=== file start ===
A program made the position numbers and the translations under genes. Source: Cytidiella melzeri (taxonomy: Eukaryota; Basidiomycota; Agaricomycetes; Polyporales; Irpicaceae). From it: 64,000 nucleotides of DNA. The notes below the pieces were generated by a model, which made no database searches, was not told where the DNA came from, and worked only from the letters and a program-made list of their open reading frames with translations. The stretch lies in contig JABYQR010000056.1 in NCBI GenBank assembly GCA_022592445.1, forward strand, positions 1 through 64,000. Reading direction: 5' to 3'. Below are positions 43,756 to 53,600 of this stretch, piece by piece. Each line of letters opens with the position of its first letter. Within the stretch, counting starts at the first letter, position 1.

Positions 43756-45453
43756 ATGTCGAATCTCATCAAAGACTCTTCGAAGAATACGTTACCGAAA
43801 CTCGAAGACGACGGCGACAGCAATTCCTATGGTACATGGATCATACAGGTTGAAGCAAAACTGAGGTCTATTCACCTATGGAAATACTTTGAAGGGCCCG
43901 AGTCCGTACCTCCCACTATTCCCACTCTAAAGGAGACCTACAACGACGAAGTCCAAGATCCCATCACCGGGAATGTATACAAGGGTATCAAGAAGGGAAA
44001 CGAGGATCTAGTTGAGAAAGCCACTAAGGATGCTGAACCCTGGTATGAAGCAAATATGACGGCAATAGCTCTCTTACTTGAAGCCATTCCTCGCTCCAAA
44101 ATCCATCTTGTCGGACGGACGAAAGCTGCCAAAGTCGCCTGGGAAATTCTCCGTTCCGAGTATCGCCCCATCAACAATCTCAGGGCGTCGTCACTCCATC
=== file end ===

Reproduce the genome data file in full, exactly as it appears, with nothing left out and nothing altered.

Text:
A program made the position numbers and the translations under genes. Source: Cytidiella melzeri (taxonomy: Eukaryota; Basidiomycota; Agaricomycetes; Polyporales; Irpicaceae). From it: 64,000 nucleotides of DNA. The notes below the pieces were generated by a model, which made no database searches, was not told where the DNA came from, and worked only from the letters and a program-made list of their open reading frames with translations. The stretch lies in contig JABYQR010000056.1 in NCBI GenBank assembly GCA_022592445.1, forward strand, positions 1 through 64,000. Reading direction: 5' to 3'. Below are positions 43,756 to 53,600 of this stretch, piece by piece. Each line of letters opens with the position of its first letter. Within the stretch, counting starts at the first letter, position 1.

Positions 43756-45453
43756 ATGTCGAATCTCATCAAAGACTCTTCGAAGAATACGTTACCGAAA
43801 CTCGAAGACGACGGCGACAGCAATTCCTATGGTACATGGATCATACAGGTTGAAGCAAAACTGAGGTCTATTCACCTATGGAAATACTTTGAAGGGCCCG
43901 AGTCCGTACCTCCCACTATTCCCACTCTAAAGGAGACCTACAACGACGAAGTCCAAGATCCCATCACCGGGAATGTATACAAGGGTATCAAGAAGGGAAA
44001 CGAGGATCTAGTTGAGAAAGCCACTAAGGATGCTGAACCCTGGTATGAAGCAAATATGACGGCAATAGCTCTCTTACTTGAAGCCATTCCTCGCTCCAAA
44101 ATCCATCTTGTCGGACGGACGAAAGCTGCCAAAGTCGCCTGGGAAATTCTCCGTTCCGAGTATCGCCCCATCAACAATCTCAGGGCGTCGTCACTCCATC